Winter/Snow Storms Explained

DISCLAIMER: It must be noted that the National Weather Service has never in the past nor has plans in the foreseeable future to implement the practice of naming winter storms. The naming of winter storms is the sole mis-guided attempt to overstate the assumed authority and intelligence of one private U.S.-based entity who feels they have more knowledge and authority than NOAA or the NWS. Unfortunately this naming practice has resulted in many media outlets jumping on the "winter storm naming" bandwagon. This practice is not authorized, recognized nor endorsed by NOAA or the NWS.

Since referring to any winter storm by any name is not recognized or endorsed by any OFFICIAL government weather service agency, this site, in order to remain as accurate and factually true to the weather, shall stay faithful to the only official procedure and shall never refer to any winter storm by it's supposed "name" unless it becomes the practice and is officially endorsed and/or recognized by NOAA or the NWS.

A winter storm is any combination of heavy snow, blowing snow and/or dangerous wind chills. A winter storm can be life-threatening.

Blizzards are dangerous winter storms that are a combination of blowing snow and wind resulting in very low visibilities. While heavy snowfalls and severe cold often accompany blizzards, they are not required. Sometimes strong winds pick up snow that has already fallen, creating a ground blizzard (also referred to as blowing snow).

An ice storm is a storm which results in the accumulation of at least .25" of ice on exposed surfaces. They create hazardous driving and walking conditions. Tree branches and power lines can easily snap under the weight of the ice.

Lake effect storms are not low pressure system storms. Lake-effect snow is produced during cooler atmospheric conditions when a cold air mass moves across long expanses of warmer lake water, warming the lower layer of air which picks up water vapor from the lake, rises up through the colder air above, freezes and is deposited on the leeward (generally to the south and east of the lakes) shores.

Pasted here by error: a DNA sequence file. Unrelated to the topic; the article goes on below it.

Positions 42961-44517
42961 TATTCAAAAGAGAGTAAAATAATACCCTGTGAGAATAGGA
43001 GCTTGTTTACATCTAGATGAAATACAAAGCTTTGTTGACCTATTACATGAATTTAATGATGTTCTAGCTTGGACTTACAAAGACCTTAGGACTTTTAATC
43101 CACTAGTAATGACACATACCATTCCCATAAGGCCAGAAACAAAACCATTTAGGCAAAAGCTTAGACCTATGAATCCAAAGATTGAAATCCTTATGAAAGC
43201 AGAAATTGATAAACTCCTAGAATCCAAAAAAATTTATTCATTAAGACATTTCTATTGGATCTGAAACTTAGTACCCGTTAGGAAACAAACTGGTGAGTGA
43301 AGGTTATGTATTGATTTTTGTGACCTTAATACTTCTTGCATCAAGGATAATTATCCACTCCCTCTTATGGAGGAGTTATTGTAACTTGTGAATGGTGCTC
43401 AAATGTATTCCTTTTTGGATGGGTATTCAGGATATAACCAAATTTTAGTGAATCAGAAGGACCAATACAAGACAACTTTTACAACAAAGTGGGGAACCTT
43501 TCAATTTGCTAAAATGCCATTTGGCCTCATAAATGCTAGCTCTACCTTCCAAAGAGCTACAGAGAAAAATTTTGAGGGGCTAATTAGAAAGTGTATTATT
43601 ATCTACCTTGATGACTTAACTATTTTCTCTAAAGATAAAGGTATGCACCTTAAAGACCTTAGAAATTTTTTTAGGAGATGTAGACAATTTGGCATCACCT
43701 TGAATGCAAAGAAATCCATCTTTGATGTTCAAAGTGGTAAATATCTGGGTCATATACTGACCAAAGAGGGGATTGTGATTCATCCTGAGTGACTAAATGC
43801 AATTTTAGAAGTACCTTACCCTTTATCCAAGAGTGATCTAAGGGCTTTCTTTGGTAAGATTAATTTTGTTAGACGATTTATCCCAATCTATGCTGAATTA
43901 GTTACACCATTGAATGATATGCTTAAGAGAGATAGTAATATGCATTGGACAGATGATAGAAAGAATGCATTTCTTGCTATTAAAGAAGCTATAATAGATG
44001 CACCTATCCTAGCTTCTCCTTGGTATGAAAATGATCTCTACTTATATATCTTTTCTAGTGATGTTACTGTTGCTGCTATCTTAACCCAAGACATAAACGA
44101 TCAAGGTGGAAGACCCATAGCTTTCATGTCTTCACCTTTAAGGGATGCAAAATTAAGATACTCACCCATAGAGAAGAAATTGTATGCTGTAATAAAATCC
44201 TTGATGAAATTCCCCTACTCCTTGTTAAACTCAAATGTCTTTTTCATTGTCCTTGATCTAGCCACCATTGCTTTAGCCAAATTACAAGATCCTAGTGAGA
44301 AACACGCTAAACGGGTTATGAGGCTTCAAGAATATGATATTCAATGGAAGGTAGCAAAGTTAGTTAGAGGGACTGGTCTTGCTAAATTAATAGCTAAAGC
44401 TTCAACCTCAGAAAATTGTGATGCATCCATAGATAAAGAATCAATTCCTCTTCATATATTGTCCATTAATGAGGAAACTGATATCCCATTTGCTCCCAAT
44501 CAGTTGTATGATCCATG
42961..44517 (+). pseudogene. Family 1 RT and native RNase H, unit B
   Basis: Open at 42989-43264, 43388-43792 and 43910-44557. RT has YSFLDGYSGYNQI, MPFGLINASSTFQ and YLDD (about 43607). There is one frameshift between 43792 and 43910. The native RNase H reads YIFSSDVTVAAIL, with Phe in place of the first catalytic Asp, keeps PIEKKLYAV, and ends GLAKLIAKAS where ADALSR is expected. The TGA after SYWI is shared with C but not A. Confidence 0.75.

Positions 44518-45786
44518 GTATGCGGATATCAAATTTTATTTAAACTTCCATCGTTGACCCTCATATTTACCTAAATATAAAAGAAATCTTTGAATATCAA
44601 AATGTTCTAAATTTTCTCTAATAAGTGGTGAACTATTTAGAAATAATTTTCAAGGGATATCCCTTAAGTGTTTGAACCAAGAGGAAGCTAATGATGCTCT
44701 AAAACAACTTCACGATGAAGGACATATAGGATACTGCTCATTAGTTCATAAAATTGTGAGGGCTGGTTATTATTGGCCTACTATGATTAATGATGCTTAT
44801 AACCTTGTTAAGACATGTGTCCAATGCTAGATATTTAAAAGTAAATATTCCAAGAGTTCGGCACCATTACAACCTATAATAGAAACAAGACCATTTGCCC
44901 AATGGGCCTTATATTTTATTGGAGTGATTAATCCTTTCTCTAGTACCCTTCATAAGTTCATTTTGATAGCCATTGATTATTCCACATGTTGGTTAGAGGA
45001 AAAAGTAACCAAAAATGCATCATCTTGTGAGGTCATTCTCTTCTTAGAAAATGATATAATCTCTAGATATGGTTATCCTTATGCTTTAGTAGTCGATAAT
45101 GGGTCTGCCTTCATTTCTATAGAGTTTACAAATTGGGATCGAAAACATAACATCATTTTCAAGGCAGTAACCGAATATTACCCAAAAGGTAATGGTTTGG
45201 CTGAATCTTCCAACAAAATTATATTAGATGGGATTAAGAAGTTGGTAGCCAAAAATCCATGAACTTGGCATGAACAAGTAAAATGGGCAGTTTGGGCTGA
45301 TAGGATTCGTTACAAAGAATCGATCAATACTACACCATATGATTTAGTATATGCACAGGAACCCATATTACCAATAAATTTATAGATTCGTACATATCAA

The areas affected by lake-effect snow are called snowbelts. These include areas east of the Great Lakes, the west coasts of northern Japan, the Kamchatka Peninsula in Russia, and areas near the Great Salt Lake, Black Sea, Caspian Sea, Baltic Sea, and parts of the northern Atlantic Ocean.

A lake-effect blizzard is the blizzard-like conditions resulting from lake-effect snow. Under certain conditions, strong winds can accompany lake-effect snows creating blizzard-like conditions; however the duration of the event is often slightly less than the required minimum for a blizzard warning to be issued by the government weather service organizations in either the US (NWS) and Canada (Environment Canada).

If the air temperature is low enough to keep the precipitation frozen, it falls as lake-effect snow. For lake-effect rain or snow to form, the air moving across the lake must be significantly cooler than the surface air (which is likely to be near the temperature of the water surface). Specifically, the air temperature at an altitude where the air pressure is 850 millibars (85 kPa) (roughly 1.5 kilometers or 0.93 miles vertically) should be 23°F (13°C) lower than the temperature of the air at the surface. Lake-effect occurring when the air at 850 millibars (85 kPa) is much colder than the water surface can produce thunder snow, snow showers accompanied by lightning and thunder (caused by larger amounts of energy available from the increased instability).

Snow squalls are brief, intense snow showers accompanied by strong, gusty winds. Accumulation may be significant. Snow squalls are best known in the Great Lakes region.

Winter Storm Specifics
Just like any other storm at other times of the year, the right combination of ingredients is necessary for a winter storm to develop. Those three basic ingredients are:
  1. Cold air. Below freezing temperatures in the clouds and near the ground are necessary to make snow and/or ice.
  2. Lift. Something to raise the moist air to form the clouds and cause precipitation. An example of lift is warm air colliding with cold air and being forced to rise over the cold dome. The boundary between the warm and cold air masses is called a front. Another example of lift is air flowing up a mountainside.
  3. Moisture. To form clouds and precipitation. Air blowing across a body of water, such as a large lake or the ocean, is an excellent source of moisture.